All JIP participants will have access to all of the data and analysis that comes out of this project. The end goal is to develop a set of recommendations and best practices for extracting petroleum from the oil-rich leg of the Utica-Point Pleasant shale play that runs from northeast Ohio down through central and southeastern Ohio. This could potentially open up hundreds of thousands of acres that are currently considered uneconomical in the Utica-Point Pleasant shale play.

Current JIP participants include Artex Oil Company, PDC Energy, Inc., NGO Development Corporation, Inc., Bakerwell, Inc. and Solid Rock Energy, Inc.

For more information on the JIP, interested parties should contact Dr. Srikanta Mishra, mishras@battelle.org, or Mark Moody, moodym@battelle.org.

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Excellent.

Your reply provides much needed and appreciated insight pertaining to the Utica / Point Pleasant and real world developmental endeavors.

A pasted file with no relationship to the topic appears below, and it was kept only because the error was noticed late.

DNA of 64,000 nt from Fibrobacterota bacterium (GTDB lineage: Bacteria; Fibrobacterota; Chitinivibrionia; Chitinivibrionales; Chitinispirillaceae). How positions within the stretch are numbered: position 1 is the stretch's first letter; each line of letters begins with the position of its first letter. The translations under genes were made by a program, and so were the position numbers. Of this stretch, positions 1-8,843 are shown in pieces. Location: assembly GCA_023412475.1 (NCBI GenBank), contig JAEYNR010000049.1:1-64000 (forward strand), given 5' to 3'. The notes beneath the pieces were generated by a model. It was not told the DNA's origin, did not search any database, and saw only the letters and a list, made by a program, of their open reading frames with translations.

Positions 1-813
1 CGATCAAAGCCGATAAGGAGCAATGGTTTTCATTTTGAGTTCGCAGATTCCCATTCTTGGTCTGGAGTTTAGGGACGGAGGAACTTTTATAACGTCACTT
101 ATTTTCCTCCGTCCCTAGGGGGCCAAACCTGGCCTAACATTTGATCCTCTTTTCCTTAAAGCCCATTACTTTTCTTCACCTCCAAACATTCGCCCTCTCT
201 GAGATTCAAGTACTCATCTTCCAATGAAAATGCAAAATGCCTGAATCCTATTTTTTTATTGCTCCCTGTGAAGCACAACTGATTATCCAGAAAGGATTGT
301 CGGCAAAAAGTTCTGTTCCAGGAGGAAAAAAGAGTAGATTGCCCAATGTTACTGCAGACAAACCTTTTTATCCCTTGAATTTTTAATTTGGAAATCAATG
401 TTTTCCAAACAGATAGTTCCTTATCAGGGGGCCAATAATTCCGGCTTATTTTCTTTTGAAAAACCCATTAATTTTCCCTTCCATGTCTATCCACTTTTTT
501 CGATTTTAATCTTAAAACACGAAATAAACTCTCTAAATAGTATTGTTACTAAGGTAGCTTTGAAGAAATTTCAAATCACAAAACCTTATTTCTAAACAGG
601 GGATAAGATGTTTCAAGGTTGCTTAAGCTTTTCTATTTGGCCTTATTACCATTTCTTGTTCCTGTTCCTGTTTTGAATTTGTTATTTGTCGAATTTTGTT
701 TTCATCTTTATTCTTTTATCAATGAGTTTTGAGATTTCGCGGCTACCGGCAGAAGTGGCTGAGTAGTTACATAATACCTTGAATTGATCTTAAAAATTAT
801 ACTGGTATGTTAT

Thank you for your very informative reply James Vanderink.

Giddyup JIP !

Good luck to all of us !

You're very welcome. I wish I could provide more detail on this.
The
Point Pleasant is part of what we call the Utica group in the Lower Devonian age group. It actually sits below the Utica. In Monroe county to the east, Eclipse is drilling the Point Pleaseant and using the Utica as a capping formation. This means, the upper formation has such low permeability that it is nearly impossible to extract hydrocarbons from. So it acts as a capping formation to keep the hydrocarbons in the point pleaseant from escaping by Franking out of zone, to bust through the Utica. Hope this helps. Send me your email and I can send you a formation chart that details all the formations and where the lay prospective to each other

Hi

Can you send me the map you are referring to Thanks Don  

dailblad@aol.com